As a Salesforce recruiter, my advice to those with a job they like (or love) is to hang on to the job for as long as possible. Obviously, in the economic downturn, this is easier said than done, but I have a few tips that can help you keep the job you have, reduce your risk of being laid off and ensure stability.
Here is my advice
There are three sections to surviving the current economy.
1. Save money:
The first and foremost thing to do is to be prepared for the loss of the job. No matter how valuable you believe you are, there is always a chance your employer might let you go. So, save as much cash as possible so you are prepared if that happens.
I understand that not everyone has the luxury of saving money, but try to find ways to cut down on costs. Many are researching mortgage refinance, selling cars with high payments for an affordable vehicle you can own outright and mowing your own lawn are good places to start.
2. Tips on keeping the job
The second step when facing a recession for Salesforce professionals is to do everything you can to secure the job you have.
Always keep in touch with the senior leadership. Comment on their LinkedIn posts, wish them a happy birthday, and make sure they know who you are and what you do in the company.
The more people that talk about you positively, the chances of retaining your job increase significantly.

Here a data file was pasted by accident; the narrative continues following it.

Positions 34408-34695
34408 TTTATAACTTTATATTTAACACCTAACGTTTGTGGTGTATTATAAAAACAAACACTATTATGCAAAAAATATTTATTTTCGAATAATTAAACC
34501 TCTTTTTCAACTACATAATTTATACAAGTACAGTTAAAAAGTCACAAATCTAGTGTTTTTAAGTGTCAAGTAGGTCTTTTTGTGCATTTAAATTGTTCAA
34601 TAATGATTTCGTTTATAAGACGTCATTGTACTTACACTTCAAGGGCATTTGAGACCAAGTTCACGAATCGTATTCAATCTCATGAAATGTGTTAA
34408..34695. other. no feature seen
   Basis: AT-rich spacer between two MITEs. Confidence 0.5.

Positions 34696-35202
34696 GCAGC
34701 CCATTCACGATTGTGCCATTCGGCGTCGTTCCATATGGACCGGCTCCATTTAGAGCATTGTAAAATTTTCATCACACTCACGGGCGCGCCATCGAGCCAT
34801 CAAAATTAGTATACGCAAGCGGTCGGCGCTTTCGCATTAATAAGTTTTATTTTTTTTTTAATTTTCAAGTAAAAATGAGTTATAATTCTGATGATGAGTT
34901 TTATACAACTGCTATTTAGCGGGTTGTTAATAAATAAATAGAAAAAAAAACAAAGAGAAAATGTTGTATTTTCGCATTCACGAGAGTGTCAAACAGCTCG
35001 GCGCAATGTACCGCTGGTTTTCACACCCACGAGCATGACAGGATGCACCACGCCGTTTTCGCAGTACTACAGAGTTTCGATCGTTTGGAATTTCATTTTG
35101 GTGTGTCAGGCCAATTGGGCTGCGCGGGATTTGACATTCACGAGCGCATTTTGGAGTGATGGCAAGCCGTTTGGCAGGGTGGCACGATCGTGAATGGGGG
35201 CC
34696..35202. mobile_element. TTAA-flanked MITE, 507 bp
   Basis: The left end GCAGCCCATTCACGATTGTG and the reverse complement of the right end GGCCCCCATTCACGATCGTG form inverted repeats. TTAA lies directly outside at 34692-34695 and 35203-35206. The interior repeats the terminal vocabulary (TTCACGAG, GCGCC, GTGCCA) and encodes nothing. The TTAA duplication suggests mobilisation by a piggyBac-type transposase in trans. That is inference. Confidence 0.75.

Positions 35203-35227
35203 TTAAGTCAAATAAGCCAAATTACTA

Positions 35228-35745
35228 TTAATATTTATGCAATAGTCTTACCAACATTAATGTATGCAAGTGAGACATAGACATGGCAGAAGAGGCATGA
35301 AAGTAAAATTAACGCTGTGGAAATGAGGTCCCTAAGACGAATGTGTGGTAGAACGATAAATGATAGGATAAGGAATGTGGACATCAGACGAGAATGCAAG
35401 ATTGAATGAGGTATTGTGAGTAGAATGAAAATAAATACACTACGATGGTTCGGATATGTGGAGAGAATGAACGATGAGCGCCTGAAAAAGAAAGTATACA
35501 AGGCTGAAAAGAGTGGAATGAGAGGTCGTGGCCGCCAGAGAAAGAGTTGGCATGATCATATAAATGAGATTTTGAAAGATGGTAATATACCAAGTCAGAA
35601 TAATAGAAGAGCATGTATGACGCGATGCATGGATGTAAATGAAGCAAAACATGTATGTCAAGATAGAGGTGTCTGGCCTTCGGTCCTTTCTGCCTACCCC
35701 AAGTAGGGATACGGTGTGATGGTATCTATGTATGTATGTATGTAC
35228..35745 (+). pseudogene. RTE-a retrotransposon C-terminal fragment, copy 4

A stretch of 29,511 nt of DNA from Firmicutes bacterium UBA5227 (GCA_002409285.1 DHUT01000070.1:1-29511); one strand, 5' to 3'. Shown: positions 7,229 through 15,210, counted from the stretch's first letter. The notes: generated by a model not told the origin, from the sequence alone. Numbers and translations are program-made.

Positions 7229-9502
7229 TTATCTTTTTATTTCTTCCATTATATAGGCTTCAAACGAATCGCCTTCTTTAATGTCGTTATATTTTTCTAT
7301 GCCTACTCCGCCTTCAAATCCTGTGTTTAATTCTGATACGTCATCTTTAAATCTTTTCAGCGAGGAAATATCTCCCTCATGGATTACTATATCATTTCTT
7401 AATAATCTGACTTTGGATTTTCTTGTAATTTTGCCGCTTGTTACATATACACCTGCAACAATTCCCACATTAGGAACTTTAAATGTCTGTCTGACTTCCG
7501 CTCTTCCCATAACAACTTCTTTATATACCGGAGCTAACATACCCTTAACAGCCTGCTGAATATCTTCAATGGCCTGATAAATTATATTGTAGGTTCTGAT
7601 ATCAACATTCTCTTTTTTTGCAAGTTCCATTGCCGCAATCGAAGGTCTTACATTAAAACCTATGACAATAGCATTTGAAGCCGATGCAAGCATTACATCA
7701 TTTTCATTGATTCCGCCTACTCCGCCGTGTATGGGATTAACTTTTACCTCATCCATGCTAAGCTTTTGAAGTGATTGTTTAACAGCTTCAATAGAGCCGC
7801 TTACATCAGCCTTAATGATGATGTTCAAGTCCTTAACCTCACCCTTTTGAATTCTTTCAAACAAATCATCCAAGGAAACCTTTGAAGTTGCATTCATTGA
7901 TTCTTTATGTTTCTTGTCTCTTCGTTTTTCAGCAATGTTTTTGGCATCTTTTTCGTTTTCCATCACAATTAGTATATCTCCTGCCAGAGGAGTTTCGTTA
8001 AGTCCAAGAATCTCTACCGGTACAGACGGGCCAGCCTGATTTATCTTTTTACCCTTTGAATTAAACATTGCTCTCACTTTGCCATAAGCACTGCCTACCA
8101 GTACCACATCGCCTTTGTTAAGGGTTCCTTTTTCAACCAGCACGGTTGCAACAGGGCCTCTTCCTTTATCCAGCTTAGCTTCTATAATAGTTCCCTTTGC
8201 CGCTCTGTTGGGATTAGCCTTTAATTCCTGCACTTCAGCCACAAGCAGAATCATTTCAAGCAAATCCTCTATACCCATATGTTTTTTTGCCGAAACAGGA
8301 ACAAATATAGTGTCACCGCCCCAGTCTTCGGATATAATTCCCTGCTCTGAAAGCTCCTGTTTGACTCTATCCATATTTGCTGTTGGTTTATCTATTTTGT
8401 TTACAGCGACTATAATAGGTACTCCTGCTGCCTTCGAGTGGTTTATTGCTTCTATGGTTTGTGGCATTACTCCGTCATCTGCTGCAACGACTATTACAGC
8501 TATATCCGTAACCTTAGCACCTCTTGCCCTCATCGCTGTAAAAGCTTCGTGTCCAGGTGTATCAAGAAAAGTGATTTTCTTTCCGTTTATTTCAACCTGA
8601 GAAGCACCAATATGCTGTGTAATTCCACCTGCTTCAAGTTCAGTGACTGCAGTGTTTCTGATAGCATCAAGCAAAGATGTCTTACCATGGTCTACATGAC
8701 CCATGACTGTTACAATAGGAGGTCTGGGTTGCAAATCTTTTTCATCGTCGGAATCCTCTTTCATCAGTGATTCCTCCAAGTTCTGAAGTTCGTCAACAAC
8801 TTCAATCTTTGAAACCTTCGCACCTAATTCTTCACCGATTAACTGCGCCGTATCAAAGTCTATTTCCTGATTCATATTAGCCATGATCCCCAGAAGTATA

Working hard and putting out great work is always a plus for your reputation in any economy. However, exceptional performance might not be enough. Your work needs to be in the limelight to let the higher-ups know you are crucial to the organizations success.
Often, the person deciding who gets to keep their job is someone you don’t even report to. It can be your boss’s boss or someone even higher up the ladder. It is therefore essential to have a good reputation with all levels in your company, especially upper management.
3. Be prepared to switch jobs.
I also have a video on my YouTube channel on the topic of how to keep your salesforce job. Click the link for more tips and suggestions on how to protect your career during the Covid crisis.
I’ve Lost My Job! What am I going to do?
1. Give Yourself Permission to Grieve
It’s not just ok to mourn, complain, lean on your loved ones and friends, lament, be angry, feel vulnerable, feel afraid, nervous, worried and commonly, devastated. It’s absolutely normal.
If you are the type to take action quickly, do so with caution. Without processing the hurt, fear and anger, unless you’re a skilled actor, it will show to future employers. This stuff is so deep, it’s incredibly hard to mask. You’ll do yourself and those that depend on you more favors by acknowledging you will need some time. Generally at least a couple days to a week. Unless you have a big stash, don’t wait longer than that.
If your spouse is wondering why the next day you aren’t filling out job applications, show them this article. DO NOT INTERVIEW WITHOUT PROCESSING YOUR PAIN.